On Tuesday, September 9, 2014, Apple finally killed off the iPod. After almost 13 years on the market, the iconic portable music player was retired without fanfare. The pocket-sized device with the click wheel and a small color display simply disappeared from Apple's online storefront just as the products that were announced that day—the Apple Watch and the iPhone 6—were being added.
Soon thereafter, reports circulated that new-in-box models of the last iPod bearing that original design—then called the "iPod Classic"—were selling on internet auction sites for at least double the retail price. Clearly, some people were not ready to face up to a future that felt inevitable: a move away from vast collections of MP3 files stored on dedicated music players and toward a world of streaming music delivered over the air for a $10 monthly fee.
Six years later, in 2021, Apple let the 20th anniversary of the iPod pass as quietly as it had let the iPod Classic fade into obscurity. Fans of the iPod, on the other hand, have been growing in number as vintage players are dusted off, repaired, and upgraded with new parts. Groups of hardware modders are adding things like Bluetooth capability, Taptic Engine feedback, custom colored cases, and terabytes of silent, power-sipping flash storage to their iPods, bringing the device fully into the 2020s—all without Apple's blessing.
Kick Out the Jams
The original iPods were modular, breaking down into a screen, motherboard, headphone assembly, battery, and hard drive, all connected with tiny ribbon cables. With a bit of know-how, it's now possible to add terabytes, not just gigabytes, into late-model iPods by swapping out the older spinning hard drive in favor of a newer solid state drive. Flash storage is more durable and more compact, uses less power, and gets rid of all the whirring and clicking typical of mechanical hard drives. And since SSDs are smaller, installing one frees up space inside the iPod’s case that hardware hackers can use to squeeze in additional niceties.
Reviving discarded gadgets is something the hardware hacking scene loves to do. By adopting the iPod platform, hackers turn e-waste into blank canvases for expression and symbols of rebellion against artist-unfriendly streaming services. Cara Esten, electronics enthusiast and musician, stumbled back into iPods after years of streaming music. “I ended up going to a garage sale, and somebody was selling a 30-gig iPod,” Esten says. “So I just picked it up. And I was like, there has to be a way to do a modern conversion … it just runs off of a pretty basic kind of standard interface.”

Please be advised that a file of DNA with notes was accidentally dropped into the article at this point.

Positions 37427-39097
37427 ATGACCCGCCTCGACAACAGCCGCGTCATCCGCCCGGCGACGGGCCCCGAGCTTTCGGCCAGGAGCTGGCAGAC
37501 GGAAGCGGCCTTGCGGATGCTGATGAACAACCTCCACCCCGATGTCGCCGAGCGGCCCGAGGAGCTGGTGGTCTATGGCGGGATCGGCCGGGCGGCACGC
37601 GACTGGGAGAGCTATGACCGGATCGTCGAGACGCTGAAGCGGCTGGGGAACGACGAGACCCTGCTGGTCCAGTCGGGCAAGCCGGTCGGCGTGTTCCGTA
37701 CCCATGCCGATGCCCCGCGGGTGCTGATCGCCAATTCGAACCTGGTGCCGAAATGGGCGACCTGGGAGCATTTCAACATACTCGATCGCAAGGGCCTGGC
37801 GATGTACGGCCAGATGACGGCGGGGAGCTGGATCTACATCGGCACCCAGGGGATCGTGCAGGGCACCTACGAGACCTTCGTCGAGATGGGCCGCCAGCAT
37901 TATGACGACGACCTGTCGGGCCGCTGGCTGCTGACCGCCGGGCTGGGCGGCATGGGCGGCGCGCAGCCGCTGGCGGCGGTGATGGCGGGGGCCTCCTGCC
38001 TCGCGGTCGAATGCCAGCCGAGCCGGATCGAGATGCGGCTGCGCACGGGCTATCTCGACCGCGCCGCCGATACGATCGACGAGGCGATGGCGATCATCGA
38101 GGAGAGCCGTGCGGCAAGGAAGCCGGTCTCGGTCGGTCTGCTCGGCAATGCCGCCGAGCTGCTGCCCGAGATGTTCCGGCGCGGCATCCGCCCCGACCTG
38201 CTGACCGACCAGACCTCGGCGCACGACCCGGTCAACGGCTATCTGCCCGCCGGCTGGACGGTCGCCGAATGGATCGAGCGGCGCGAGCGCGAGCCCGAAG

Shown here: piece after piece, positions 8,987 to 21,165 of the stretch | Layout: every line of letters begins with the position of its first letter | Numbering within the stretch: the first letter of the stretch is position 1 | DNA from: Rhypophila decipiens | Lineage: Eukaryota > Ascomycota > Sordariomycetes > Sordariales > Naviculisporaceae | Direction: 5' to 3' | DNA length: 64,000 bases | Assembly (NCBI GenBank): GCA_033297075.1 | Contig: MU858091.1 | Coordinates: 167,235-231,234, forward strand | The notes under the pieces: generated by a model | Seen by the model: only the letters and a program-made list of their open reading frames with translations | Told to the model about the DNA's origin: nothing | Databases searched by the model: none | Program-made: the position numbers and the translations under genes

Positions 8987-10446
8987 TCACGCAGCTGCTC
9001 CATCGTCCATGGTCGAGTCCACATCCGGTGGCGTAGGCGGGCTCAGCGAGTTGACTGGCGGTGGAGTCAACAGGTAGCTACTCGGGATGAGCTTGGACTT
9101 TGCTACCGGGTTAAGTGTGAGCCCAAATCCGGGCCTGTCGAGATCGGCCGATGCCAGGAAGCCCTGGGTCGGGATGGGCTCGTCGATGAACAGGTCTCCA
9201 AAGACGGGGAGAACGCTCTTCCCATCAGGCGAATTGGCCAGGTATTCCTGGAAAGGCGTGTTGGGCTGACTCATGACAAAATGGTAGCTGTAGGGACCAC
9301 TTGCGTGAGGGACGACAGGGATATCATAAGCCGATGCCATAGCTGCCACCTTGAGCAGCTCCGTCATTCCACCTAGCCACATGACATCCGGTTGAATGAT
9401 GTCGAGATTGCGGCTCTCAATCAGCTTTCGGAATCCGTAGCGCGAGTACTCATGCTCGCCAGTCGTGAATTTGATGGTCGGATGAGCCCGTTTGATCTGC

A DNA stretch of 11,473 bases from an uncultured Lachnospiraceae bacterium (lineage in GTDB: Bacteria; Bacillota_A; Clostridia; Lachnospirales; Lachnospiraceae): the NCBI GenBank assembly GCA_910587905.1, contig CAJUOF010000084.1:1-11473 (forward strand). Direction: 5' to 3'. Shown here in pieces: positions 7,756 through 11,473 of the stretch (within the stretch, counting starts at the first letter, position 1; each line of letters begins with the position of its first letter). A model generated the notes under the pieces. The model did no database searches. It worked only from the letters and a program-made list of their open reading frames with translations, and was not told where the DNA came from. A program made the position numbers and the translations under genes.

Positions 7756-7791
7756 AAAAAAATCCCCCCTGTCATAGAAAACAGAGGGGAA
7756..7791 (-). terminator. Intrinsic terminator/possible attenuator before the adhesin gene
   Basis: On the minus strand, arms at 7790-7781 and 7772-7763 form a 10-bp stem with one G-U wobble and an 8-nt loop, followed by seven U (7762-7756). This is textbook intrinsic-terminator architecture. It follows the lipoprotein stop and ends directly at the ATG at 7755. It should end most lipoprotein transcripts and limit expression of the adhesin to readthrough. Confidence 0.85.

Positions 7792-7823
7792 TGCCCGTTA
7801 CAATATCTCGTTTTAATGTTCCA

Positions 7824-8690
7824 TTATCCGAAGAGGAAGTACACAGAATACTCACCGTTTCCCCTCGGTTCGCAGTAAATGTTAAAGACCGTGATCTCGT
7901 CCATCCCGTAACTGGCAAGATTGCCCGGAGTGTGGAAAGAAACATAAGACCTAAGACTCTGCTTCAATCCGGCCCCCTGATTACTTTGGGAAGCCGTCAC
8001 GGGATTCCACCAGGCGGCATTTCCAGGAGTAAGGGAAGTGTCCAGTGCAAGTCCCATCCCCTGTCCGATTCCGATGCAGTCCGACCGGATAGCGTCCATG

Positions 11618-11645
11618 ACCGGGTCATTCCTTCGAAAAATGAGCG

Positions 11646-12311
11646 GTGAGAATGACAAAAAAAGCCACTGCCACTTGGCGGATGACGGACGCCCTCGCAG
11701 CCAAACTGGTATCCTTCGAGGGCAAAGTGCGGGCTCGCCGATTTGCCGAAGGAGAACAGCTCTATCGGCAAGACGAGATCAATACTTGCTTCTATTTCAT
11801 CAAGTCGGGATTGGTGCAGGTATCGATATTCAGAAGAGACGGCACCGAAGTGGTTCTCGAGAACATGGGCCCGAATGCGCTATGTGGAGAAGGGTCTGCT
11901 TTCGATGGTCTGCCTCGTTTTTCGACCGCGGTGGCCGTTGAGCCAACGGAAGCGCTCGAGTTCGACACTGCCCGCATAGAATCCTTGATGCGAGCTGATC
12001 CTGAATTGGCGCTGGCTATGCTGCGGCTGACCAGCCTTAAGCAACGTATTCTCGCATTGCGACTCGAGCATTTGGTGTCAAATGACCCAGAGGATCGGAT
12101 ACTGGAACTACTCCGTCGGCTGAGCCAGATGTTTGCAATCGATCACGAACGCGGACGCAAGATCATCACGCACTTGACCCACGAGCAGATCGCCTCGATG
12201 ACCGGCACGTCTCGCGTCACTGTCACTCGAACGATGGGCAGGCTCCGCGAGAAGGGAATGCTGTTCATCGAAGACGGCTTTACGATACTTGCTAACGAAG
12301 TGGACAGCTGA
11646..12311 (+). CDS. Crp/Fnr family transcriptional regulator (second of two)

She cracked open her secondhand player and added flash storage, a new battery, and a shiny blue faceplate, making it immediately recognizable as better than the average 'Pod. After reentering the iPod lifestyle with her reborn music player, she took to Twitter to post a simple manifesto promoting offline music listening:
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Esten says carrying an iPod with her is critical, especially when she loses data service on a commute that takes her into the cellular dead zone inside the train tunnel running beneath San Francisco Bay. “There were so many times I was listening to an album … I'd duck under the Transbay tunnel, completely lose signal, and it starts cutting out,” she says. “I think that’s the cool thing about the iPod. No matter what, [my music's] there. I don't want to have to make decisions about what I'm listening to beforehand. My phone could be dead, Spotify could be down. Knowing I can just put headphones on and listen to my music is so nice.”
College dropout Austin Lucas noticed something while working at a small-town mobile phone repair shop. A lot of customers were coming in with iPods that the shop—which had long since adjusted its business to meet the demands of the iPhone era—was no longer equipped to fix.
“Someone came in with a [seventh-gen iPod Classic] and my coworker was like 'I don't want to touch it.' It clicked that every day, hundreds, if not thousands of people are going to repair shops with iPods and they're being turned down. They're being told it's easier to go buy one online somewhere.”
That's when he saw his opportunity. Quitting the phone biz, he started a shop with a focus on iPods, called Elite Obsolete Electronics. Since 2019, EOE has had a front-row seat to the iPod renaissance. In his Kansas lab, Lucas parts out iPods bought in bulk from electronics recyclers, tests the various bits, and reassembles working iPods with a mix of new and used components.
Thanks to renewed interest, more custom iPod components are available now than ever before. “When the iPod Classic was discontinued, the availability of custom parts was a shell of what it is now … you could really only get batteries and real Apple parts,” says Lucas. “2020 was when the purple, green, and blue faceplates came out for the sixth- and seventh-gen iPods, and then that fall the rainbow, blue, and purple backs came out. That added a little freshness and excitement … people would log on and they'd see a green iPod. Woah! When was that possible?”
Through the iPod subreddits and Discord communities, Austin Lucas became a trusted supplier to those working on their own 'Pods. It was there, about two years ago, that he met a budding YouTuber who wanted to focus on iPods and their contemporaries. “I got a message from Wade, and he was looking for some parts. So I sent them to him and we started talking.”
Wade Nixon, whose channel is called DankPods, has been a unique booster of the iPod world during the Covid-19 pandemic. Based in Australia, Wade was a professional drummer in the Before Times, selling repaired iPods as a side hustle. His quirky videos demonstrate the resiliency of the iPod as an idea and as a literal object that he upgrades, uses, and abuses for show.